FDA: Lariat Suture Delivery Device Linked to Deaths, Serious Complications when Used for LAA Closure

Lariat Suture Delivery Device Linked to Deaths

Lariat Suture Delivery Device Linked to Deaths


According to a safety alert issued by the U.S. Food and Drug Administration (FDA), the use of Lariat Suture Delivery Device has been linked to reports of patient deaths and other serious complications when used to close the left atrial appendage (LAA) in patients with atrial fibrillation. The LAA is a pouch-like region located in the left atrium of the heart. There is a risk of LAA blood clots in patients with atrial fibrillation, which can lead to stroke and brain damage if part of the clot breaks off and gets lodged in a blood vessel of the brain.

The Lariat Suture Delivery Device is manufactured by SentreHeart. It was approved to deliver a pre-tied stitch to help close soft tissue during surgery. The FDA emphasizes that the device has not been established for LAA closure.

Atrial fibrillation patients are often prescribed blood thinners to reduce the risk of blood clots forming in the LAA. Closure of the LAA is sometimes performed in patients who have trouble taking blood thinners. According to the FDA Safety Communication, “Some physicians are using the LARIAT Suture Delivery Device along with three other cleared associated SentreHEART devices (the EndoCATH Occlusion Balloon Catheter, the SofTIP Guide Cannula, and the FindrWIRZ System) to close the LAA. The FDA has not evaluated the use of the LARIAT Suture Delivery Device for LAA closure to reduce the risk of stroke in atrial fibrillation patients.”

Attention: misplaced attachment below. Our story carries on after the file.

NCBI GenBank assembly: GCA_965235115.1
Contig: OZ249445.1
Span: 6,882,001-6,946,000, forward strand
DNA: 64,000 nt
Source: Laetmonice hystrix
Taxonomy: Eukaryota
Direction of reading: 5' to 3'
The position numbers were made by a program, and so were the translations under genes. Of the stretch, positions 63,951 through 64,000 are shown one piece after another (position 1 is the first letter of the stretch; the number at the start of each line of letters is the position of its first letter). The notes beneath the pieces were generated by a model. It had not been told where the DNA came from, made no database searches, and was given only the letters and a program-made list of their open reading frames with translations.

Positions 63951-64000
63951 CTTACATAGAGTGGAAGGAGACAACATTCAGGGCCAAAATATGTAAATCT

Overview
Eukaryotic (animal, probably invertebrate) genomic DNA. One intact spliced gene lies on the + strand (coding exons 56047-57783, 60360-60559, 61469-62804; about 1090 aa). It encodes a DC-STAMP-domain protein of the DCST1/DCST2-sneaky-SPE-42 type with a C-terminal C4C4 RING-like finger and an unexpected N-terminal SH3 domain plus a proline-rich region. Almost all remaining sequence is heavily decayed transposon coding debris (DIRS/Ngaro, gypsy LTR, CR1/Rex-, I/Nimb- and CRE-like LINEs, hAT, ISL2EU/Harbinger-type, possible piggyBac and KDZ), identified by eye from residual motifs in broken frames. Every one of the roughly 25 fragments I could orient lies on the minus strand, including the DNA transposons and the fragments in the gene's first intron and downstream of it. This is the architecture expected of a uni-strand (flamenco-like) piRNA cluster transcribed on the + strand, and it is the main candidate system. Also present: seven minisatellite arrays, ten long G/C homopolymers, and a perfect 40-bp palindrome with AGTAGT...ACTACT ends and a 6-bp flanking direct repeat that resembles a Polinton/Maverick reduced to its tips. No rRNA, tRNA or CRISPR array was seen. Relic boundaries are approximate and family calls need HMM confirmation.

The FDA found 45 adverse events through June 30, 2015 in patients undergoing LAA closures with the Lariat Suture Delivery Device, the notification states. The events include 6 patient deaths and report of serious medical problems, including laceration and/or perforation of the heart, complete LAA detachment from the heart, bleeding (hemorrhage), low blood pressure (hypotension), fluid collection around the heart (pericardial effusion), fluid collection around the heart that causes low blood pressure and decreased heart function leading to shock (cardiac tamponade), and fluid collection around the lung (pleural effusion), according to the FDA. Emergency heart surgery had to be performed in three-quarters of the adverse events. These events were identified using the Manufacturer and User Facility Device Experience (MAUDE) database.

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